The district administration of Cooch Behar and Durga Puja organisers have come up with a mascot called “Mohan”, which resembles the rare turtle with the same name found at a pond in Baneswar, to create awareness of the need for people to wear masks to keep the novel coronavirus at bay.
At different puja pandals across Cooch Behar, a Mohan can be seen, donning a mask and imparting a message “Amar Mask, Amar Vaccine” (My mask is my vaccine).
“We wanted to ensure that all those coming out of their homes during and after the festival wear masks in a proper manner. Consistent use of masks can considerably reduce the risk of Covid-19 infections. That is why we thought of using Mohan, as the rare turtle found at the Baneswar pond is called by residents here, as a mascot. The clubs have also responded to our call and displayed the mascots on their premises. We feel this initiative would help in disseminating awareness of the need to wear masks among people,” said an official of the district administration.
Locally known as Mohan, the turtles found in Shib Dighi, that is close to a Shiva temple of Baneswar, are of Nilssonia nigricans species, commonly known as black softshell turtles.
“These are indeed rare species as the International Union for Conservation of Nature (IUCN) classified them as ‘extinct in the wild.’ We believe the decision to present the species as the mascot will also impart awareness among people of the need for their conservation,” said Animesh Bose, a wildlife conservationist in Siliguri.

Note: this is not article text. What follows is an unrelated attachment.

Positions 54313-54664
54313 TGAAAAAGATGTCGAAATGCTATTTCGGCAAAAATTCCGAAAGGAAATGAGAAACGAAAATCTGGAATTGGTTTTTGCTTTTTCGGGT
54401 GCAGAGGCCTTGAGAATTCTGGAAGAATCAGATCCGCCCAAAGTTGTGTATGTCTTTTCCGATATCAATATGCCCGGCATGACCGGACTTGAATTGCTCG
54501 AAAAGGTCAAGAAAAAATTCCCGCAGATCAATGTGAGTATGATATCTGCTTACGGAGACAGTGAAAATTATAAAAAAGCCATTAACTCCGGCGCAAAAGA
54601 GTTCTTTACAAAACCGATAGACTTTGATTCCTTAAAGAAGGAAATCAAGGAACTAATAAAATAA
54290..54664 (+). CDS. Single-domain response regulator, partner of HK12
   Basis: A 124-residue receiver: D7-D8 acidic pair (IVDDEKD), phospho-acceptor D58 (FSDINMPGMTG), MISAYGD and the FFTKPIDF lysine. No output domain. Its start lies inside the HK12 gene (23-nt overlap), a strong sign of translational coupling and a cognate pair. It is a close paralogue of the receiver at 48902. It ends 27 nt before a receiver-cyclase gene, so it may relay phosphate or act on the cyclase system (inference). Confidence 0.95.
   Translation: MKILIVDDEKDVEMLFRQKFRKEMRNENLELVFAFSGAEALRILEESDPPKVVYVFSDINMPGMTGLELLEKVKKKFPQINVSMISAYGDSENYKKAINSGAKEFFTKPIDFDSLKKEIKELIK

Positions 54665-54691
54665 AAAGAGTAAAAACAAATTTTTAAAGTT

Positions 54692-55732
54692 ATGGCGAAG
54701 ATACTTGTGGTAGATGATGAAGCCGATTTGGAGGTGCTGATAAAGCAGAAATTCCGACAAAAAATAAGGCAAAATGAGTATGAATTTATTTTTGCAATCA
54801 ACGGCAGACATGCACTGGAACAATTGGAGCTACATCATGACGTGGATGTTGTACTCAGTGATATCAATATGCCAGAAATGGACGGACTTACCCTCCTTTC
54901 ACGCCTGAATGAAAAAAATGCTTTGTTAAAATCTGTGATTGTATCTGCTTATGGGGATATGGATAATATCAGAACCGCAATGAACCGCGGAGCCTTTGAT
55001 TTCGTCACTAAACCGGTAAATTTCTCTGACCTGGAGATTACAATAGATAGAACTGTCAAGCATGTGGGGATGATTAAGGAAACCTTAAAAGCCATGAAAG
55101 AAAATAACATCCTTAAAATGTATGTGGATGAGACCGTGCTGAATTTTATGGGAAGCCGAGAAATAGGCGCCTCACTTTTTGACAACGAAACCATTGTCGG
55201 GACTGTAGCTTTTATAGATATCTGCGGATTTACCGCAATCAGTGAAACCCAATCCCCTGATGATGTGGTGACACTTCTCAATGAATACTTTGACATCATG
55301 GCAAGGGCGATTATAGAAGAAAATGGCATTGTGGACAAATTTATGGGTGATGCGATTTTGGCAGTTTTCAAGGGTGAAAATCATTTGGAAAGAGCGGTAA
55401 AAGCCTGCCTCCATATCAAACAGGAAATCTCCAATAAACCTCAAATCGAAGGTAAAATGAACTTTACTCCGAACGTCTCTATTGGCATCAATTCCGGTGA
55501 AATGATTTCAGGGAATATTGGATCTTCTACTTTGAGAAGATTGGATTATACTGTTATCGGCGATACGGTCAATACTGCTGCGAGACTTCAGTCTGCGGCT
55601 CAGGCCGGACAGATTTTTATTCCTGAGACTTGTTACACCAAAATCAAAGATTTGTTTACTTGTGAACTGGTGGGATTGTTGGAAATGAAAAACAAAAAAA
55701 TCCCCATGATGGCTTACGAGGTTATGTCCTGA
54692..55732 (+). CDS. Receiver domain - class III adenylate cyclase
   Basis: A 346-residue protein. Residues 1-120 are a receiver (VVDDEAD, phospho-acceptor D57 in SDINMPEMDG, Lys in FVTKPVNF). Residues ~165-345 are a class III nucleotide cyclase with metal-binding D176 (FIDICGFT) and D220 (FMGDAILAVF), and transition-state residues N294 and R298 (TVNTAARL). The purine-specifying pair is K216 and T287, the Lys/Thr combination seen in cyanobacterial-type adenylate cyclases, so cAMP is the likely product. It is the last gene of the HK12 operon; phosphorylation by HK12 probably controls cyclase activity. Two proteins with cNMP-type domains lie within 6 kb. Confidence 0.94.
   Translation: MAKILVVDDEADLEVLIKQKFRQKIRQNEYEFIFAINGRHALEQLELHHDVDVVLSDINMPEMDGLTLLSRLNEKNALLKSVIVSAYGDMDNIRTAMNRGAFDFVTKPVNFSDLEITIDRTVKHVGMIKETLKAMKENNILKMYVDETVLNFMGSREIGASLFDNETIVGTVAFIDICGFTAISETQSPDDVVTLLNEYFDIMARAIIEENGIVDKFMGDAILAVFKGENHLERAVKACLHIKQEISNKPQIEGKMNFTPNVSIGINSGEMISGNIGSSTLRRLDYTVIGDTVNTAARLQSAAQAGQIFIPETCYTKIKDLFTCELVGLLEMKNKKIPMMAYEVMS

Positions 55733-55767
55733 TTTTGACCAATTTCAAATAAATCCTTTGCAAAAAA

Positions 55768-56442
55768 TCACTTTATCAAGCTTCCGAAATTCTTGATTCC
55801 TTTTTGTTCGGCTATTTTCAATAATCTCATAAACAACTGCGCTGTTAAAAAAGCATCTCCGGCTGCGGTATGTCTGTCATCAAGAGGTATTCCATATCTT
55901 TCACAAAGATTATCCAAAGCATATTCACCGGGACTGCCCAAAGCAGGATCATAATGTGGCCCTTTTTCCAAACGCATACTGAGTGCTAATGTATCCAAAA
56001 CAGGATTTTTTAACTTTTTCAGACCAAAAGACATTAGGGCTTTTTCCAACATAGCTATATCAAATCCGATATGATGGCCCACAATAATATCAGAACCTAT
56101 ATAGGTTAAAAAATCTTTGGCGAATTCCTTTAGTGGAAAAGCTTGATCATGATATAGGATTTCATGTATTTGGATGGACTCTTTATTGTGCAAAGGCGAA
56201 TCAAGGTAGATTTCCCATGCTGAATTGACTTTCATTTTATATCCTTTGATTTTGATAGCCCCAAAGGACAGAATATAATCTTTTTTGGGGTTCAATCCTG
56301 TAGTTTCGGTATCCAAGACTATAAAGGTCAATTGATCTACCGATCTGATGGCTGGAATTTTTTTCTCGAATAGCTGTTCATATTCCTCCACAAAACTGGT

Ranadip Bose, a resident of Gosani Road in Dinhata who is also associated with Gosani Road Sarbojonin Durgotsav, said he had found many pandal hoppers taking out masks or buying ones after seeing the mascot.
“We have displayed the mascots at a number of spots near our puja and have seen people, particularly youngsters, taking out masks from their pockets and wearing the same after seeing the mascot,” said Bose.
There is an apprehension that Covid-19 cases will surge in the state if health safety protocols are not properly followed during the Durga Puja days.
In every district, the administration, in association with the health department, has drawn up plans to handle such a possible situation.
Rathindranath Saha, a painter based in Dinhata, said: “Residents of Cooch Behar have a different sentiment for the Mohans of Baneswar. We believe they will follow the message.”